Based on administrative reports of physician group quality, this study explores pay-for-performance programs for addressing quality of care.
Schoen C, R Osborn, PT Huynh, et al. Nov 2005. Taking the Pulse of Health Care Systems: Patients with Health Problems in Six Countries. Health Affairs Web Exclusive.
Based on data from Australia, Canada, Germany, New Zealand, the United Kingdom, and the United States, this article compares and contrasts the respective countries’ treatment for chronic conditions and the prevalence of medical errors.
Werner RM and DA Asch. Mar 2005. The Unintended Consequences of Publicly Reporting Quality Information. Journal of the American Medical Association 293(10):1239–1244.
This article discusses the main goals and issues regarding the public reporting of quality information.
Agency for Health Care Research and Quality and Kaiser Family Foundation. Dec 2000. National Survey on Americans as Health Care Consumers: An Update on the Role of Quality Information.
This survey of Americans by the Kaiser Family Foundation and the Agency for Health Care Research and Quality (AHRQ) shows that the recent attention to medical errors may have entered the public's consciousness since it is now among the public's leading measures of health care quality.
Kaiser Family Foundation. Nov 2004. National Survey on Consumers' Experiences With Patient Safety and Quality Information — Summary and Chartpack.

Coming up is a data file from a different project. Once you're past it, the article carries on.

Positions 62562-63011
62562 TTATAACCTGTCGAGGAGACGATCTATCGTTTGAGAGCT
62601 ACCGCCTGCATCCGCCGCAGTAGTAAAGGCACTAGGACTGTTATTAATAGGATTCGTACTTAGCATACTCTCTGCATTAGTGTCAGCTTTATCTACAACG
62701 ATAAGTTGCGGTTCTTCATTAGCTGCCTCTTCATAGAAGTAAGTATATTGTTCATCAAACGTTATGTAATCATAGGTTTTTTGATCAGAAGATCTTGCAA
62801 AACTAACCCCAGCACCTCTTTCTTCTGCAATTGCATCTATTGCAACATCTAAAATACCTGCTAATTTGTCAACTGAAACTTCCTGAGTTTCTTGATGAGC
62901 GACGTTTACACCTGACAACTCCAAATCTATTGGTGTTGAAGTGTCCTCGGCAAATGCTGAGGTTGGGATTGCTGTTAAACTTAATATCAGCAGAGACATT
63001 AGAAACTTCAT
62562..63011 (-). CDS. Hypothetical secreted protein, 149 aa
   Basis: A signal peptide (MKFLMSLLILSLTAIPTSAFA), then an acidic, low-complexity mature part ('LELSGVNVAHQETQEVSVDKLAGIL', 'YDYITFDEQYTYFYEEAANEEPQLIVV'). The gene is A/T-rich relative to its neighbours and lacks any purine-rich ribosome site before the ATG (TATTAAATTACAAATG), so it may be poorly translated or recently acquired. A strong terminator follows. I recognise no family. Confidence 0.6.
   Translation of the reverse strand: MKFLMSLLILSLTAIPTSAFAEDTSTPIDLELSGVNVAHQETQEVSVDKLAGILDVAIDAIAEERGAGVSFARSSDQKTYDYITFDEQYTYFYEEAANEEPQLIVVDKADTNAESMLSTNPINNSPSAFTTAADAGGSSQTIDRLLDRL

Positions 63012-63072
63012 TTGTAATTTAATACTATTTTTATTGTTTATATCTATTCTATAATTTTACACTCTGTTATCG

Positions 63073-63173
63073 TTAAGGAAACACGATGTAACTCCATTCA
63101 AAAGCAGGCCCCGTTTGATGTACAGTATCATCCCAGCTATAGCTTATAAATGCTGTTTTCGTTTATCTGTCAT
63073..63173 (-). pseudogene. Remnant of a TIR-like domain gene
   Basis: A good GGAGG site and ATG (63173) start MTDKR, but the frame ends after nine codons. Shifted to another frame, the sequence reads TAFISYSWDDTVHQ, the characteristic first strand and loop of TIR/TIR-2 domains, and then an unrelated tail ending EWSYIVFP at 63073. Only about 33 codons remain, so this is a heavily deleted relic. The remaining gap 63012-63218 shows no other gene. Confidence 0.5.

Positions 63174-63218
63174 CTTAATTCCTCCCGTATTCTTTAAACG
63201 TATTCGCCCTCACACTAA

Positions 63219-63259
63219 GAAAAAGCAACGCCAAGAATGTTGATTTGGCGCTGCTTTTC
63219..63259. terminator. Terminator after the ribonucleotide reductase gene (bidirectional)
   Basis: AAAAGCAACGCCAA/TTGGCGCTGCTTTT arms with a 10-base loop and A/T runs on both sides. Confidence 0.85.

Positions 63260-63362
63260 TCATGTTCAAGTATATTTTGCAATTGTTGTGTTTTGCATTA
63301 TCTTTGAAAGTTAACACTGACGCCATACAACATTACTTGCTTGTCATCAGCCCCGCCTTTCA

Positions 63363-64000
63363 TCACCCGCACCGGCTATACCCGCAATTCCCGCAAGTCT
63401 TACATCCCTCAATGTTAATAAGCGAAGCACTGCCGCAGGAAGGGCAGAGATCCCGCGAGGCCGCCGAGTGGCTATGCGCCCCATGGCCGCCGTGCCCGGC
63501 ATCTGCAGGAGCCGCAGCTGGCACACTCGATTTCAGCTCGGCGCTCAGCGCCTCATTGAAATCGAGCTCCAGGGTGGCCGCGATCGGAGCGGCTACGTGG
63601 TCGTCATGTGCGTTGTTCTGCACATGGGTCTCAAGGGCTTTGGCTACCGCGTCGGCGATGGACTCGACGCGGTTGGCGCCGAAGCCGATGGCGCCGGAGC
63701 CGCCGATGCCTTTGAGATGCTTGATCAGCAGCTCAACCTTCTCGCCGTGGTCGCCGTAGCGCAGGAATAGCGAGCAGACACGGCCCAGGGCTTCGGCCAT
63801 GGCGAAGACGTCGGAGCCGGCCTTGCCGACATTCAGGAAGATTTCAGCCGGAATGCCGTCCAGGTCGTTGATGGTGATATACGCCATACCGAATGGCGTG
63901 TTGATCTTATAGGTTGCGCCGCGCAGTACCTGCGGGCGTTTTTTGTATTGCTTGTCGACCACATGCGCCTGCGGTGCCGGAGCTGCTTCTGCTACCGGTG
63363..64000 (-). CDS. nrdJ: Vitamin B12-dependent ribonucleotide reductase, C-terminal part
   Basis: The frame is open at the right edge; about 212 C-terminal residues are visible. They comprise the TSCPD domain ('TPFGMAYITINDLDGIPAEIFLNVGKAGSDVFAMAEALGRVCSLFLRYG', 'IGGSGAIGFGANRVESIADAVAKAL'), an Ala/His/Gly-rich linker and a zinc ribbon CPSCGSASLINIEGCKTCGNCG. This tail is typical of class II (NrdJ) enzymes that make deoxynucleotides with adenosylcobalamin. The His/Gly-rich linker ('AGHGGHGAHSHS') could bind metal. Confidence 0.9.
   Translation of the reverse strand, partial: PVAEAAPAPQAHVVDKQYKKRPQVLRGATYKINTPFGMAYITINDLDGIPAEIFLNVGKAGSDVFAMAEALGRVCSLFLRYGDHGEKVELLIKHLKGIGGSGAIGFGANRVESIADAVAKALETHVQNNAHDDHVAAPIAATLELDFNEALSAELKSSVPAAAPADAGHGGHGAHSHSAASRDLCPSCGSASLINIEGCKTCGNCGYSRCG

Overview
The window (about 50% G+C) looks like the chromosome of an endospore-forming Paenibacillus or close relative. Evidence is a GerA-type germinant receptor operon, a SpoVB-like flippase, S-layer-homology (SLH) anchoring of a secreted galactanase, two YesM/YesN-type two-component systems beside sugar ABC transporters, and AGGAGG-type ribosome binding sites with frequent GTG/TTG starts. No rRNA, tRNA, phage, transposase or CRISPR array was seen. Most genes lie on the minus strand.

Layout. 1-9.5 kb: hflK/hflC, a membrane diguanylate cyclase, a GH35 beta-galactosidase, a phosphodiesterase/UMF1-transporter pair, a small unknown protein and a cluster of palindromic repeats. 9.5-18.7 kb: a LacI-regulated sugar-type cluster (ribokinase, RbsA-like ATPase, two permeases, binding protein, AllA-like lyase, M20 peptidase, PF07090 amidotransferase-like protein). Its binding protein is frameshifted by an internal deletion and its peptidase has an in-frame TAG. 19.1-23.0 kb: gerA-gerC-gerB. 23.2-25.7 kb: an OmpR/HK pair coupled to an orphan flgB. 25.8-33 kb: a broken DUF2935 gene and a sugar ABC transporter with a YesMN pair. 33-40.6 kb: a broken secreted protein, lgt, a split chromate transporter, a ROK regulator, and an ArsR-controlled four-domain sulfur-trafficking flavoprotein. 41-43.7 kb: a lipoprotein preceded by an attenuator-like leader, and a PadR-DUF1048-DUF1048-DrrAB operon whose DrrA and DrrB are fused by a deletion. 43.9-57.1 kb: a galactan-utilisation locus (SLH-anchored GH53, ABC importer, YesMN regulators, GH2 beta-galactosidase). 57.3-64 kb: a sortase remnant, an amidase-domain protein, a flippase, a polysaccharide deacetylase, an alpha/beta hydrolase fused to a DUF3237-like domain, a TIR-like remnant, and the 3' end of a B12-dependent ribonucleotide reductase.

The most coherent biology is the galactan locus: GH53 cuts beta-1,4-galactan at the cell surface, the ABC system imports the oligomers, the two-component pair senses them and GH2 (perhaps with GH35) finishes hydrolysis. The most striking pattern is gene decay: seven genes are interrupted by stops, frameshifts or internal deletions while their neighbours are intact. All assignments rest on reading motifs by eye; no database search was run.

This chartpack summarizes key findings from a national survey assesses Americans' perceptions about the quality of health care, their awareness and reported usage of information in making their health care choices, and their experiences with their health care providers five years after the Institute of Medicine's landmark report on medical errors.
Kaiser Family Foundation and Harvard School of Public Health. 2002. Medical Errors: Practicing Physician and Public Views.
This study by the Harvard School of Public Health and the Kaiser Family Foundation documents the attitudes of doctors and the public about medical errors and their or their families' experiences with medical errors in the course of receiving medical care.
Kaiser Health Poll Report. July-Aug 2003. Public Opinion on Medical Errors.
Nearly half the public say they are very concerned about an error resulting in injury happening to themselves or their family when they receive health care in general (47%), and when they go to a hospital for care (47%). These concerns rank higher than concern about error resulting in injury when flying on commercial airlines (32%) and when purchasing food at the supermarket (30%).
Rowe M. Dec 2004. Doctors’ Responses to Medical Errors. Oncology Hematology 52(3):147–163.
Based on interviews, this paper discusses issues in medical reporting form physicians’ points of view.
Sorokin R, JM Riggio and C Hwang. Mar-April 2005. Attitudes About Patient Safety: A Survey of Physicians-in-Training. American Journal of Medical Quality 20(2):70–77.
Based on a survey of over 300 fourth-year medical students, this study examines upcoming doctors’ opinions about strategies and policies for reducing medical errors.